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Honoring Indigenous Peoples Day

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Indigenous Peoples Day FFRF Honoring Indigenous Peoples Day

Counter to the Columbus Day stories that so many of us were taught in schools, the United States was not discovered in 1492. Rather, Indigenous people had been on this continent even then for at least 20,000 years. Today, Indigenous Peoples Day, is a time for us to honor and reflect on the history and lives of Indigenous people.

Two ways we can do that is educate ourselves about the ways in which Indigenous people’s reproductive rights have been denied and support organizations that defend them.

To begin with, Native American children were forced to assimilate to Christianity by attending Indian boarding schools. Taken away from their families, hundreds of thousands of Indian children attended these schools between 1869 and the 1960. By 1900, at least 20,000 Native American children were torn away from their families and placed in boarding schools. And by 1925, that number tripled to over 60,000.

At boarding schools, students were stripped of any mark of their cultural identity. They were forced to cut their hair and wear uniforms and change their names. Additionally, students were punished for speaking their native languages.

Flogging, solitary confinement and the withholding of food were some punishments. Disturbingly, at least 53 burial sites in the United States have been discovered and over 500 deaths from at least 19 schools have been accounted for. As investigations continue, these numbers are expected to increase.

Such horrifying schools were run by both the federal government and churches. Last year, a report from the U.S. Department of the Interior explained that “the United States at times paid religious institutions and organizations on a per capita basis for Indian children to enter federal Indian boarding schools operated by religious institutions or organizations.” These boarding schools were often considered feeder schools to seminaries.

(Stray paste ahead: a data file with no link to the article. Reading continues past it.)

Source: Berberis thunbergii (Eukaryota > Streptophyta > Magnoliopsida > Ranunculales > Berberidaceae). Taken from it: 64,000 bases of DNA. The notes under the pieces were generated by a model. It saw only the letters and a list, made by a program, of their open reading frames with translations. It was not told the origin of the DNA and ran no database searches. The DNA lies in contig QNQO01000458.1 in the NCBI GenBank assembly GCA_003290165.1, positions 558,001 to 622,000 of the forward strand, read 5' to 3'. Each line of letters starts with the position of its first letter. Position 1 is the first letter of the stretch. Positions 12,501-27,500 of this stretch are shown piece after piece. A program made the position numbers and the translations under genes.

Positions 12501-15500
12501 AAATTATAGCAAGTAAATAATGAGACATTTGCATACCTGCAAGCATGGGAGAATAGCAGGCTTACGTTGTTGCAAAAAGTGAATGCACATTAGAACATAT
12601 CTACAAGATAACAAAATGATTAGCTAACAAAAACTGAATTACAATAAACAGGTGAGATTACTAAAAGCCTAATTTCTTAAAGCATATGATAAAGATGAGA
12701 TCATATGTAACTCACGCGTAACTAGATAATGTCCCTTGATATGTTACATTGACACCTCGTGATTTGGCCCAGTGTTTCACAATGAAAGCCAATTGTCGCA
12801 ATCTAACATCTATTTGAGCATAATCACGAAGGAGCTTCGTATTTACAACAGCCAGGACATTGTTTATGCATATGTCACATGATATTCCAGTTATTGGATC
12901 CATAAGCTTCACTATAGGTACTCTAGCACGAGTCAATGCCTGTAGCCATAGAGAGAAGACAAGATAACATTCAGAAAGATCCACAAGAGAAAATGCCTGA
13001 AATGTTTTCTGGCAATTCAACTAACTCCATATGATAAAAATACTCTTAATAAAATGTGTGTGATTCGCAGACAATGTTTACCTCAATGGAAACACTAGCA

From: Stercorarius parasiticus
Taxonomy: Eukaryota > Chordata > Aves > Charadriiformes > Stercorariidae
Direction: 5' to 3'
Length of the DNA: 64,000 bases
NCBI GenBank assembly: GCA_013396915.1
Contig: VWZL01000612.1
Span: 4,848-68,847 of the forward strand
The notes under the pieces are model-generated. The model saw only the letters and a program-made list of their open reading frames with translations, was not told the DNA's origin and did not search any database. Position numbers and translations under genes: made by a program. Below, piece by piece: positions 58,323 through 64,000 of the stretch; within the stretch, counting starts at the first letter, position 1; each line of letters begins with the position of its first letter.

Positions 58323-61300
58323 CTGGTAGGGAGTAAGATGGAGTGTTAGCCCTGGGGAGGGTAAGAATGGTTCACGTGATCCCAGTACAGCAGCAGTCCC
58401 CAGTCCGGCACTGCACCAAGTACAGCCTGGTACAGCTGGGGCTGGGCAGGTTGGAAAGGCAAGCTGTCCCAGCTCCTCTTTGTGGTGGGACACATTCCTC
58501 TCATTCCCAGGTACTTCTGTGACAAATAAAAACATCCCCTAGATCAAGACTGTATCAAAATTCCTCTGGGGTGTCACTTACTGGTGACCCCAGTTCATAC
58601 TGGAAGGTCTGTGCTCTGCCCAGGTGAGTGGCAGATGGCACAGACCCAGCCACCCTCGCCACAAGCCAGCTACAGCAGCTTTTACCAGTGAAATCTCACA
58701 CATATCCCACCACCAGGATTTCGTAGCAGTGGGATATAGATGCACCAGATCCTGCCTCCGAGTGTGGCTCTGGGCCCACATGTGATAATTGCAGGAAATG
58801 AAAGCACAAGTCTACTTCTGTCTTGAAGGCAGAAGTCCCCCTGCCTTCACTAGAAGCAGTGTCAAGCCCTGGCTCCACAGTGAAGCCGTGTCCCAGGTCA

Richard Henry Pratt, founder of Carlisle Indian Industrial School, created a model that was used by other boarding schools to “kill the Indian, save the man.” This included converting them to Christianity. As he once explained, “In Indian civilization I am a Baptist, because I believe in immersing the Indian in our civilization and when we get them under, holding them there until they are thoroughly soaked.”

In addition to these abusive schools, Indigenous women were forcibly sterilized in the United States. For example, between 25-50 percent of Native American women of childbearing age were sterilized by 1977. This was often done without their knowledge or consent.

For instance, two 15-year-old Native American girls who went to the hospital for tonsillectomies were releasedwith tubal ligations. Other times, women were pressured; Indian Health Services Plan and Medicaid recipients were offered subsidized sterilizations.

Native American women continue to endure abuses. For instance, one in three Native American women will be assaulted in her lifetime. This is 3.5 times higher than other ethnic groups in the United States. Non-Native Americans commit about 96 percent of the sexual violence against Native women. And yet, until recently First Nations were unable to prosecute non-Native Americans.

Additionally, 46 percent of Native American women are younger than 20 years when they have their first child. Reproductive autonomy demands not only access to resources to prevent pregnancy but also resources for raising children. However, one in three Native Americans lives in poverty due to systemic structures that increase the poverty gap between Native Americans and their white counterparts.

In spite of this, that same Indian Health Services Plan refused (and refuses to this day) to offer subsidized abortions for Native American women. This is due to the Hyde Amendment, which was crafted by the fervently Catholic U.S. Rep. Henry J. Hyde from Illinois. Passed with bipartisan support for nearly 50 years, the Hyde Amendment does not allow Indigenous people to receive affordable abortion care unless the state in which they reside covers the cost.

Indigenous people deserve reproductive justice, which includes safe environments, ample employment, and the ability to make their own reproductive decisions. I encourage you to take these action steps:

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